Because we could all benefit from a burst of enthusiasm and encouragement in the dark depths of February:
Because we could all benefit from a burst of enthusiasm and encouragement in the dark depths of February:
The ASA is catching up with the times. There is WiFi in all the meeting rooms. They are webcasting the plenaries. The organization even announced the twitter hashtag for the meetings (#asa13 – four digit years are so Y2K). It might seem like things are changing too fast for you (if so, you can take a course from The HUB). But there is one thing you can always count on to remain steadfast in these tumultuous times: the bloggers will drink together at the ASA.
Please join us at
5pm on Sunday, August 11
for a bloggerly beverage at
It will be so wonderful to see you there. As always, all blog participants-writers and readers, commenters and lurkers-are most welcome. Rumors to the contrary aside, we also like twitterers and tumblrrs. Come on by!
We encourage faculty to buy at least one drink for a thirsty student, who will someday impress her future colleagues: “I recommend Citizen Speak for your work on democratic participation.” “Oh, yes, Andy bought me an appletini in New York that time. What a nice guy.”
I hope you all can make it.
Princeton U Press editor Eric Schwartz has a great idea for this year’s ASA baseball trip. Why not go to a minor league game? Cheaper tickets, better seats, and a chance to see some great baseball. So this year, we have cooked up the following plan:
Staten Island Yankees: Friday, August 9 at 7pm
If we get a group of 10 together, we can get even cheaper tickets (I know, right?). Please email me at firstname.lastname@example.org if you are interested in joining us. Everyone is welcome; don’t be shy.
Since there is no widely accepted list of sociological journals, I include those journals* where the majority of authors who list a department in their mailing address list one that includes the word “sociology” and which have a significant US editorial presence.† This totals 47 journals and includes all the ones you would expect along with some less widely-known journals, like Social Politics. I downloaded the 1,563 research articles published in these journals between December 1, 2011 and November 30, 2012 from Web of Science. That took nine–just nine–clicks, which isn’t so bad. For each article, I counted up which books or articles they cited, and then summed it all up. Journals that published frequently and publish lots of articles (like Social Science Research) or journals where authors tend to cite lots of things (like AJS) probably have undue influence by this measure, but simply counting the number of times something has been cited is a pretty good first pass at seeing what is being commonly referenced.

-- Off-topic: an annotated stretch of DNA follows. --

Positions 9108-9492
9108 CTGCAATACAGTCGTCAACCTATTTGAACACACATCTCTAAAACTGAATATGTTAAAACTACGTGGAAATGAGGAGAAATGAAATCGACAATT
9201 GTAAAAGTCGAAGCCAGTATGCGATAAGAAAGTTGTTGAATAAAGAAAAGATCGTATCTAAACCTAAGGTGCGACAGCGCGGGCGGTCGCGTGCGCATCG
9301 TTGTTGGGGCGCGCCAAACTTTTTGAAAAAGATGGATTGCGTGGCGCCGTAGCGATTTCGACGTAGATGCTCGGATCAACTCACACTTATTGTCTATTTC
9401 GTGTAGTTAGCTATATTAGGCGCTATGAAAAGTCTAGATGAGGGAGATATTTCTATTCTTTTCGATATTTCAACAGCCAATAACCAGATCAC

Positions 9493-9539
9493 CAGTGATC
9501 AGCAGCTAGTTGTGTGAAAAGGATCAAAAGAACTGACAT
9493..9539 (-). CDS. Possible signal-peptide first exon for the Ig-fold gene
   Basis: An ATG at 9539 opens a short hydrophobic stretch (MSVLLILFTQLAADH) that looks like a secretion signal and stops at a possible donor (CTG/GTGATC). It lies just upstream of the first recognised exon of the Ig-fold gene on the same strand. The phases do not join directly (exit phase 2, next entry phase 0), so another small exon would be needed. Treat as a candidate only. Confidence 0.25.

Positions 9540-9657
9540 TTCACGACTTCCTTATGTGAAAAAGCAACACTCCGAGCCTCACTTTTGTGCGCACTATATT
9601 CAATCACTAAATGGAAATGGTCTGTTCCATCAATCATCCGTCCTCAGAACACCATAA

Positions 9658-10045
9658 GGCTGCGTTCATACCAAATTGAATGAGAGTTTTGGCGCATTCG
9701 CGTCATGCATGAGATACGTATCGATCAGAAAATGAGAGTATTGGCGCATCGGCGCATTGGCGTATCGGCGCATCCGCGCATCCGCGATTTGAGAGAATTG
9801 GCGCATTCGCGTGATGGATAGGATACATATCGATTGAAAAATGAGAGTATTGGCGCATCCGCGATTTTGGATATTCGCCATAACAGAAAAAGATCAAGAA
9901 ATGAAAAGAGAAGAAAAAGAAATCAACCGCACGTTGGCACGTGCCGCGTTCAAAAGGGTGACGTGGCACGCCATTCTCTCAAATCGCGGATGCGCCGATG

Here’s the top 25 (as an image, because I can’t do tables in WordPress):
If you want to waste some time, here’s the full list.
So, one in 33 articles cites Distinction. The majority at the top of the list are books along with a pair each from AJS, ASR and the Annual Review, along with one article from Social Forces. The authors and titles are truncated by Web of Science, so don’t blame me. Remember that the lists only counts citations in this group of sociology journals, so being famous in other worlds doesn’t get you on the list.
Fun fact: 2/3 of things that were cited last year were only cited once, and 95% of things cited were cited less than five times. And, unless one of your articles was cited nine or more times in one of these journals last year, you can consider yourself, like me, one of the 99%.
One thing that struck me was how old everything on this top list was. The median publication year in the top 100 was 1992. Of the top 100, only one piece was published in the last five years. The author ended up at boarding school for future investment bankers, so there is a price to pay for influence.
More generally, things aren’t that bad. It turns out that the average thing we cite is ten or eleven years old. There is a lot of factors that go into what items get cited and how many times, such as the number of papers published in an area or the degree to which there is a common puzzle or cannon in a subfield. But we don’t seem to be in a hurry to cite new stuff. Or alternatively, we aren’t easily swayed by the newest research trend.
I don’t know how that has changed over the long term, but I just ran the numbers for articles published in 2009 in the same set of journals and got the same median lag of ten years.